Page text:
Clean, Quiet, Affordable: It’s Energy Nirvana

In a 1974 concert review, the music critic Jon Landau famously wrote, “I saw rock and roll’s future and its name is Bruce Springsteen.”

After talking with Peter Light, I feel like I’ve seen our energy future, and its name is Bloom Energy.

OK, a bit of hyperbole, perhaps, because Bloom isn’t the only game in town. But with customers like Google, eBay and Walmart, and funding from the likes of Kleiner Perkins, it’s clearly doing something right.

Bloom Energy makes a product that produces clean energy using renewable fuel with low CO2 emissions and virtually no noise. It can produce enough power to handle a data center and does so locally, right on site, says Light, who is senior products manager for Bloom.

The company traces its roots to the NASA Mars program. Bloom’s founder and CEO, Dr. K.R. Sridhar, was on a Mars program team that came up with a fuel cell that produced oxygen (so astronauts could breath) and hydrogen (to power the spacecraft) from electricity generated by a solar panel. Sridhar and his team later figured out that by essentially running the process in reverse, they could efficiently generate electricity without combustion and at low cost.

That vision became reality in 2008 when the company shipped its first fuel cell, known as the Energy Server. Here’s how it works. A renewable biofuel reacts with oxygen in the presence of a catalyst. Hydrogen is extracted from the fuel and joins with oxygen to make water. In the process, the reaction gives up electrons – aka, electricity.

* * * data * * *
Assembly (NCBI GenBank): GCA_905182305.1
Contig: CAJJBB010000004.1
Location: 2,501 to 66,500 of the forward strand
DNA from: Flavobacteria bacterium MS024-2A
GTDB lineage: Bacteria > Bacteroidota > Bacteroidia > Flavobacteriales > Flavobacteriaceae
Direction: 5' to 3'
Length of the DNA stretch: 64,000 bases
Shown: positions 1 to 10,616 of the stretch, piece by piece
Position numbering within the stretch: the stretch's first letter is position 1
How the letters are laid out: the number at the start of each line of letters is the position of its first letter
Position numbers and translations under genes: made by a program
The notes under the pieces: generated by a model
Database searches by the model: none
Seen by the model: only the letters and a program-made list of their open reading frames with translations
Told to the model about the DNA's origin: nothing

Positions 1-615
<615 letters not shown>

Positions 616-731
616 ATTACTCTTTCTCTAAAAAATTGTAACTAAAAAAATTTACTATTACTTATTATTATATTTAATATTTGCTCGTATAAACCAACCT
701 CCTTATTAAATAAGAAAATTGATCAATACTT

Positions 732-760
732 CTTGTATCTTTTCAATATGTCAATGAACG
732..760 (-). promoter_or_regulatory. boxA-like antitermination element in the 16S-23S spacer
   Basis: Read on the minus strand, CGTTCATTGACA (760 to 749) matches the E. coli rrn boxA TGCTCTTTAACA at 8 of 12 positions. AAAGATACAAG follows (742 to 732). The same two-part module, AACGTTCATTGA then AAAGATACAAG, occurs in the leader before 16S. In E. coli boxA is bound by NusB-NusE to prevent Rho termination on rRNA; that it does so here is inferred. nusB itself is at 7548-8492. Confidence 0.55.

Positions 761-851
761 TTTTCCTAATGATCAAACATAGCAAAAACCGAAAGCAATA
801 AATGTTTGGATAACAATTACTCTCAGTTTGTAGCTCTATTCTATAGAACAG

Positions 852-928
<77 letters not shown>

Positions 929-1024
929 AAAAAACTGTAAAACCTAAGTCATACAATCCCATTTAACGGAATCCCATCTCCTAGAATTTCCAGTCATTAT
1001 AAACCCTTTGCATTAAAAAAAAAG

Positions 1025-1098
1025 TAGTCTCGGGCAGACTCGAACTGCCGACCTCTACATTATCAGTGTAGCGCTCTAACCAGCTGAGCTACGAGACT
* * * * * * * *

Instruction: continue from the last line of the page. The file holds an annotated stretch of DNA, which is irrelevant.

Energy Servers are made using low-cost materials, including a sand-like substance instead of precious metals. “The key benefits are it’s clean, reliable and affordable,” Light says, stressing the “and.”  “There are other forms of power generation which can be clean and maybe even affordable but maybe aren’t fully dependable, meaning you don’t know when they’re going to produce energy. Bloom in contrast can provide power 24×7 so you can get clean power from it wherever you need it.”

“Bloom is essentially flipping that paradigm by saying, you can have on-site clean power as your primary power source, and have the grid as backup,” he says.

That’s another important point – you can put the Energy Server right next to your data center, so you’re not losing power over transmission lines. And it’s quiet enough that you can easily carry on a conversation right next to an Energy Server; try that with a traditional backup generator.

The base Energy Server system produces 200Kw of power, but you can put lots of them together to generate whatever you need. Bloom is currently building a system for Delmarva Power and Light, a utility in Delaware, that will supply 30 megawatts of power.

An installation the company did for an NTT America data center in San Jose is more typical, however. “[NTT America] saw the future potential to ultimately do away with the traditional forms of backup power generation,” Light says. Typically, data center operators have backup generators or UPSs that kick in during an electrical outage. Such systems work fine, he notes, but they’re costly – especially considering they are rarely used.

“Bloom is essentially flipping that paradigm by saying, you can have on-site clean power as your primary power source, and have the grid as backup,” he says. Companies including Google, eBay and NTT America are taking steps in that direction by using Energy Servers in conjunction with traditional power sources. The 500 kilowatt Energy Server installation at NTT America’s San Jose data center, for example, is supplying about 8% of the data center’s energy needs, he says.

As for cost, Light says the systems typically pay for themselves in 4 to 5 years. Given the company is now working on projects with 10- to 20-year time spans, that’s an attractive figure.

To learn more about Bloom Energy and its Energy Servers, listen click on the link below to hear the full interview with Peter Light.

Tags: , , ,